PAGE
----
Steroids film examines obsession with winning
By Christine Kearney
NEW YORK (Reuters) - A new documentary that takes a wide-ranging look at steroid abuse suggests an American culture of winning at all costs is at odds with its public condemnation of the performance-enhancing drugs.
"Bigger, Stronger, Faster*," which opened in the United States on Friday, features interviews with gym junkies, medical experts, U.S. lawmakers and athletes such as former sprinters Carl Lewis and Ben Johnson and cyclist Floyd Landis.
But the documentary from the producers of Michael Moore's hits "Fahrenheit 9/11" and "Bowling for Columbine" also includes comical and touching first-person accounts by director Chris Bell and his confessed steroid-using weightlifting and bodybuilding brothers.
"I am basically looking at all the hypocrisy surrounding steroids," said Bell, 35, who chronicles growing up idolizing and emulating "winners" such as Sylvester Stallone and Arnold Schwarzenegger.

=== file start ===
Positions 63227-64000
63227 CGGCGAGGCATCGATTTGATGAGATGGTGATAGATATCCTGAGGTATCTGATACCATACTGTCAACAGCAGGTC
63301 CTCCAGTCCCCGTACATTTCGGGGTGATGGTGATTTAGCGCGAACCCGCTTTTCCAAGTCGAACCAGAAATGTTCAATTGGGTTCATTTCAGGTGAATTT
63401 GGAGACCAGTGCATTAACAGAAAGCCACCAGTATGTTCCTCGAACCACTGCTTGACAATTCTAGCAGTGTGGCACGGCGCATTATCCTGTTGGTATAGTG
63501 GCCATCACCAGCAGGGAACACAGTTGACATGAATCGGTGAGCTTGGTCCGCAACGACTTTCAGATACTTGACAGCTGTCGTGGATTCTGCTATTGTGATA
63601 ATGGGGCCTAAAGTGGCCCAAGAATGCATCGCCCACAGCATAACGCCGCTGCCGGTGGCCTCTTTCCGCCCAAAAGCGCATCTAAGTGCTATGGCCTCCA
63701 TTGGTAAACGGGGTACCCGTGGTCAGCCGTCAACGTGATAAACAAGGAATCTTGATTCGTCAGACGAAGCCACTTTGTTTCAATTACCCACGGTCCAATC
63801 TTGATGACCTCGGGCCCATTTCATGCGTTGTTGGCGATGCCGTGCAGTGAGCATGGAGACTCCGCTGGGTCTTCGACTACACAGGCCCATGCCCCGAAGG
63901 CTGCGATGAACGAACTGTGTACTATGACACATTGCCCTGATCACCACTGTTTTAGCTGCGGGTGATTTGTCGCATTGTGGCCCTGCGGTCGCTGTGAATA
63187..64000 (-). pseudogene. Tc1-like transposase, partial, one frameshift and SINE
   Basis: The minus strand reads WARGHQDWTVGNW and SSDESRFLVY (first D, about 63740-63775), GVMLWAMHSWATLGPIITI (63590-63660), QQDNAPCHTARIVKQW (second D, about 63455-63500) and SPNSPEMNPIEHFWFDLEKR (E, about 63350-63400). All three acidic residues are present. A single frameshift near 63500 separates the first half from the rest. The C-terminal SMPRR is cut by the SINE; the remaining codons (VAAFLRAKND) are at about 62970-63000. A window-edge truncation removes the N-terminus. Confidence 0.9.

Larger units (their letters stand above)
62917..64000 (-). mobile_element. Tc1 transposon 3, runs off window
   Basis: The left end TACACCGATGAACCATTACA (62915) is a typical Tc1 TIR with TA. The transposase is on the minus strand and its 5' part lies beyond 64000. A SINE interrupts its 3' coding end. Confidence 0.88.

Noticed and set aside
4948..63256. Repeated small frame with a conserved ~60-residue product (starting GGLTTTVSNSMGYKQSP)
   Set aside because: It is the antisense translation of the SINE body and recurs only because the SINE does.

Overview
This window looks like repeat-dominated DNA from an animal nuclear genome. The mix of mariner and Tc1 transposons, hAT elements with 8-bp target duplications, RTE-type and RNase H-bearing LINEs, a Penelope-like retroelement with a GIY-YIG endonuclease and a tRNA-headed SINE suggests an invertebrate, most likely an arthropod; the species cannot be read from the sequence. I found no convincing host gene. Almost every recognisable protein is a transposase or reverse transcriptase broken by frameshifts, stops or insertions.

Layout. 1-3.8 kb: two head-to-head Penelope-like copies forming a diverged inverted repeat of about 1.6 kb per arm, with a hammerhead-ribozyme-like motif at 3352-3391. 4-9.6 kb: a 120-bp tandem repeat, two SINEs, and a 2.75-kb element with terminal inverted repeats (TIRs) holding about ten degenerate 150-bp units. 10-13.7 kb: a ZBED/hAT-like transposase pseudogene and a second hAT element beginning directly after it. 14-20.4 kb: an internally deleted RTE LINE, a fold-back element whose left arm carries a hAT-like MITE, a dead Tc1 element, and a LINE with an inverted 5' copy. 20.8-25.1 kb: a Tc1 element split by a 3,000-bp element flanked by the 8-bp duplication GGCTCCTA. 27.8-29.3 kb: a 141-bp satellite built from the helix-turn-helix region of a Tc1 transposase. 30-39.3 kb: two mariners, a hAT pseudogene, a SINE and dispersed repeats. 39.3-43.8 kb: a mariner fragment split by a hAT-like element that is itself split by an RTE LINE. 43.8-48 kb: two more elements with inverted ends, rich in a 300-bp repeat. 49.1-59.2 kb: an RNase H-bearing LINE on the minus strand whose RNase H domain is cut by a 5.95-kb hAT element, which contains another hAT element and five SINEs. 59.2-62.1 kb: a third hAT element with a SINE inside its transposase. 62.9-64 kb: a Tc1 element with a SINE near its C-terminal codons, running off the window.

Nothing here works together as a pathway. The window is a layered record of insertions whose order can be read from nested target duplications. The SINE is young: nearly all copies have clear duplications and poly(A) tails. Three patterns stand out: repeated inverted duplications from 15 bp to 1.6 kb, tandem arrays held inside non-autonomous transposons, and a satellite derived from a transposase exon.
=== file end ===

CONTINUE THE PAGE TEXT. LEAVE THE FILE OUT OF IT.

"Seeing all these larger-than-life heroes, I wanted to be like them and I did not know they were using steroids," he said. "Nobody wants to talk about steroids and I knew my brothers would tell me the truth so I started with them."
The film broadens its scope when it explores why steroids have a bad name -- they have legitimate medical purposes but it is illegal to use them without a prescription in the United States -- and why America obsesses over body image.
"More scrupulously reported than your average Michael Moore film but every bit as entertaining, 'Bigger, Stronger, Faster*' is as commercial as documentaries come," said Variety magazine.
The film suggests that part of the problem is a penchant for making scapegoats out of athletes like former Canadian sprinter Ben Johnson when in fact steroids can be traced back to American Olympic teams in the 1950s and 1960s. Continued...